I tried to take a 400mg supplement, but ended up with aches in my legs and back, a sign of overdose. How do you figure out how much to take? Could I take it every other day?
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It's surprising that 400mg of magnesium would cause an overdose, that's only the RDA and the problem with magnesium supplements generally is that they're very poorly absorbed (30-40% even for the better ones), so you're probably getting far less than the RDA.
Magnesium is also absurdly difficult to overdose on because your body keeps blood levels rock steady even in the face of chronic deficiency, also the kidneys excrete magnesium very efficiently. 1% of the magnesium in the body is in the blood and 50-69% in the bone, which can easily soak up masses of magnesium so it's unlikely that blood levels would be forced that high; we store so much magnesium (20-28g) that 400mg even in one shot (1-2% of stores), is unlikely to make that much of a difference.
Do you have any sort of kidney disorder? If so then an overdose would be more plausible.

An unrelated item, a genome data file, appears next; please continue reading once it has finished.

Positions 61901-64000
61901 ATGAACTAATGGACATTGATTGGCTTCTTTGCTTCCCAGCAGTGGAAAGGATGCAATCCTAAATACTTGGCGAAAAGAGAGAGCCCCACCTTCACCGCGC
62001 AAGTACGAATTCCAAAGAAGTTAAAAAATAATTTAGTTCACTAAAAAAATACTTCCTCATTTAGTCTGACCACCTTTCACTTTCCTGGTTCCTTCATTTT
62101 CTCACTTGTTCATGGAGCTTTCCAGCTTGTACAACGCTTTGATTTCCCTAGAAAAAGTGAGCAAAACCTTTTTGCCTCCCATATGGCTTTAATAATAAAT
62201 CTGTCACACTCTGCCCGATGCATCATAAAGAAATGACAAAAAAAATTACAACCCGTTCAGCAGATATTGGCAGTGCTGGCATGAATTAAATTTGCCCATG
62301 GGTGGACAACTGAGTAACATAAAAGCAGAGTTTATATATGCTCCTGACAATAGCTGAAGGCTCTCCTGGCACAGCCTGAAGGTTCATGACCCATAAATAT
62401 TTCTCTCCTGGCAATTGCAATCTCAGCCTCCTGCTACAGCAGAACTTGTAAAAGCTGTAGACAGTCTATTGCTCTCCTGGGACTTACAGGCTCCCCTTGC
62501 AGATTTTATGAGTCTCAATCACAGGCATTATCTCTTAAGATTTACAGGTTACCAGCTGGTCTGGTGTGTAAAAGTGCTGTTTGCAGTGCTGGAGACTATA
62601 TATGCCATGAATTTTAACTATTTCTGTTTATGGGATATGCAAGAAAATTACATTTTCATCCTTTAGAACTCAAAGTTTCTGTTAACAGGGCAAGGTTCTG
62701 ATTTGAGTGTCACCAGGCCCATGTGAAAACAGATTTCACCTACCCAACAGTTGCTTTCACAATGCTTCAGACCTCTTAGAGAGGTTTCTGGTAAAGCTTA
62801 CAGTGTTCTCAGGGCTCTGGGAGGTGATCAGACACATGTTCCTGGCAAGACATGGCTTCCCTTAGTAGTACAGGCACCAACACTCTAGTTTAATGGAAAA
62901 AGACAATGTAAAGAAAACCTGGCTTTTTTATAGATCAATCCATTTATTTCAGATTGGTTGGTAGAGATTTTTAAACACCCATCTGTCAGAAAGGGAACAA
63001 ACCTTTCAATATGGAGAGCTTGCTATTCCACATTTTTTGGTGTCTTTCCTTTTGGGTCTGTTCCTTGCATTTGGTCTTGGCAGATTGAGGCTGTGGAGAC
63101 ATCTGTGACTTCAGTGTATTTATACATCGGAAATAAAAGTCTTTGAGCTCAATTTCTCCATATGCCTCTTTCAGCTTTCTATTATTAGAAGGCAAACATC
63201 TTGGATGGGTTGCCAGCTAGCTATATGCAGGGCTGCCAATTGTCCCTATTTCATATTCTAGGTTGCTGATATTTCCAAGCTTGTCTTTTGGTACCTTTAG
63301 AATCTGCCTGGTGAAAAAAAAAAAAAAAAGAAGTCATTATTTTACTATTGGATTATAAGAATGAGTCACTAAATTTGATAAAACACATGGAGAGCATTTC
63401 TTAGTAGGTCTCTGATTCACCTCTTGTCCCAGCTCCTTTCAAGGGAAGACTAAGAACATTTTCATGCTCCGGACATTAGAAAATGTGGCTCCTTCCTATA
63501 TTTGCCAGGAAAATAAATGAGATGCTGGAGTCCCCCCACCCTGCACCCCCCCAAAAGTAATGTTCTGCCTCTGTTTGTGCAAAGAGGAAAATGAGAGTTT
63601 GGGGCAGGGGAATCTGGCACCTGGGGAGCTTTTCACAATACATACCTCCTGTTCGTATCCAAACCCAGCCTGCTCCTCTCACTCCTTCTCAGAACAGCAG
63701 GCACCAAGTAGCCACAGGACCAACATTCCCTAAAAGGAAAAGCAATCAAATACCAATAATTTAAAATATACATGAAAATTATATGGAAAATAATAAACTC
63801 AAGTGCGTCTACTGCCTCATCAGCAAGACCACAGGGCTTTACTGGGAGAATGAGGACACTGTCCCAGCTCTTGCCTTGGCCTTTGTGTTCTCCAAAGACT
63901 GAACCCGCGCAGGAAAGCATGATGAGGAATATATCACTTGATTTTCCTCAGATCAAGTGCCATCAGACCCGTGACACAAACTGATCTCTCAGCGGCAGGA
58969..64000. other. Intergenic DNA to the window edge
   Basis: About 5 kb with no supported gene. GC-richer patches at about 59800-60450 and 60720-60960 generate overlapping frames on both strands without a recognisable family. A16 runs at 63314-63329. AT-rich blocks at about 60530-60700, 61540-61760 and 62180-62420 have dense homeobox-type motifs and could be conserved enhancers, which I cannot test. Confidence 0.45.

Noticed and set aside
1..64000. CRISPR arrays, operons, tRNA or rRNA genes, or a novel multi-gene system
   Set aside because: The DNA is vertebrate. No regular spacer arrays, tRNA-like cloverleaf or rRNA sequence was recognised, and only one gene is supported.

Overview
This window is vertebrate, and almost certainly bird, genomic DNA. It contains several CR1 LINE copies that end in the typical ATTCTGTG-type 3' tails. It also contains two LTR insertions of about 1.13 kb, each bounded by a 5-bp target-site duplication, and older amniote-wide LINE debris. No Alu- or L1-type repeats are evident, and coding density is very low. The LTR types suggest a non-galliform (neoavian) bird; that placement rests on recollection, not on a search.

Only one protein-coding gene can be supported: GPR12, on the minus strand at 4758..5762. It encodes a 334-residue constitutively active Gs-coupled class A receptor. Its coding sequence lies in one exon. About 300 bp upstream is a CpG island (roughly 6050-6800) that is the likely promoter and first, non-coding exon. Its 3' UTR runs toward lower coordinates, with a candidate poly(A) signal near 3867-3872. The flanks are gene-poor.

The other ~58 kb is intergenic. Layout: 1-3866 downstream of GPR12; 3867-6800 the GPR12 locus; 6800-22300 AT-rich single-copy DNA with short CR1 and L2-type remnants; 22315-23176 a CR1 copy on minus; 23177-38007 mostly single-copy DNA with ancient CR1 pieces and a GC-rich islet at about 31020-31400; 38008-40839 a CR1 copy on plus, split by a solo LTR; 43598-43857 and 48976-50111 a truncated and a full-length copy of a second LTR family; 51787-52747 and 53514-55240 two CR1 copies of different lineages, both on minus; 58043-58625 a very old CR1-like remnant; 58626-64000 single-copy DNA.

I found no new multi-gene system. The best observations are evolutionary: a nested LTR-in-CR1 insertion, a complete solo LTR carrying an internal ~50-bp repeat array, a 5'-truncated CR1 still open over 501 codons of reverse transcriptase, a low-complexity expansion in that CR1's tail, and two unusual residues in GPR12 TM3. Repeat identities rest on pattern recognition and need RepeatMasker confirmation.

Speculating as to other causes of your symptoms... was there anything else in the supplement? Often they're full of vegetable oil, soy, all the nasties you could imagine, but even so it's difficult to see how they's cause such immediate symptoms. Magnesium supplements do often cause intense digestive upset though. I don't know if the nerves are arranged such that this could cause aches extending to the legs (in the same way that digestive upset can pains in the chest), but it certainly could in the back.
I take magnesium to soften my stools. By trial and error, I figured out that if I take 600 mg of magnesium citrate, I get diarrhea. 200 mg is the right amount for me. Magnesium glycinate does not have the same laxative effect.
My guess is the supplement you took was magnesium oxide because it is the most common magnesium supplement available. Magnesium oxide is also not very bioavailable. If you want a magnesium supplement try the citrate, glycinate or tartate forms.
It is most likely that the leg and back pain was caused by a sudden relaxation fo the Illiopsoais and Piriformis muscles. Almost all low back pain can be traced to these sets of muscles as they get stressed by stimulants and/or everyday stress; either mentally or even physically. As someone else stated, it is unlikely to O.D. because of the actual amount the body absorbs but also because Magnesium is water soluble, like Vitamin B-12. Your body uses up what it needs and excretes the rest through urine, feses and sweat. There is much information online about it and Magnesium is EXTREMELY important for your health. One website stated that Mg is used for EVERY bodily function there is. I believe it. As for the most absorbing form, go with Magnesium Chloride.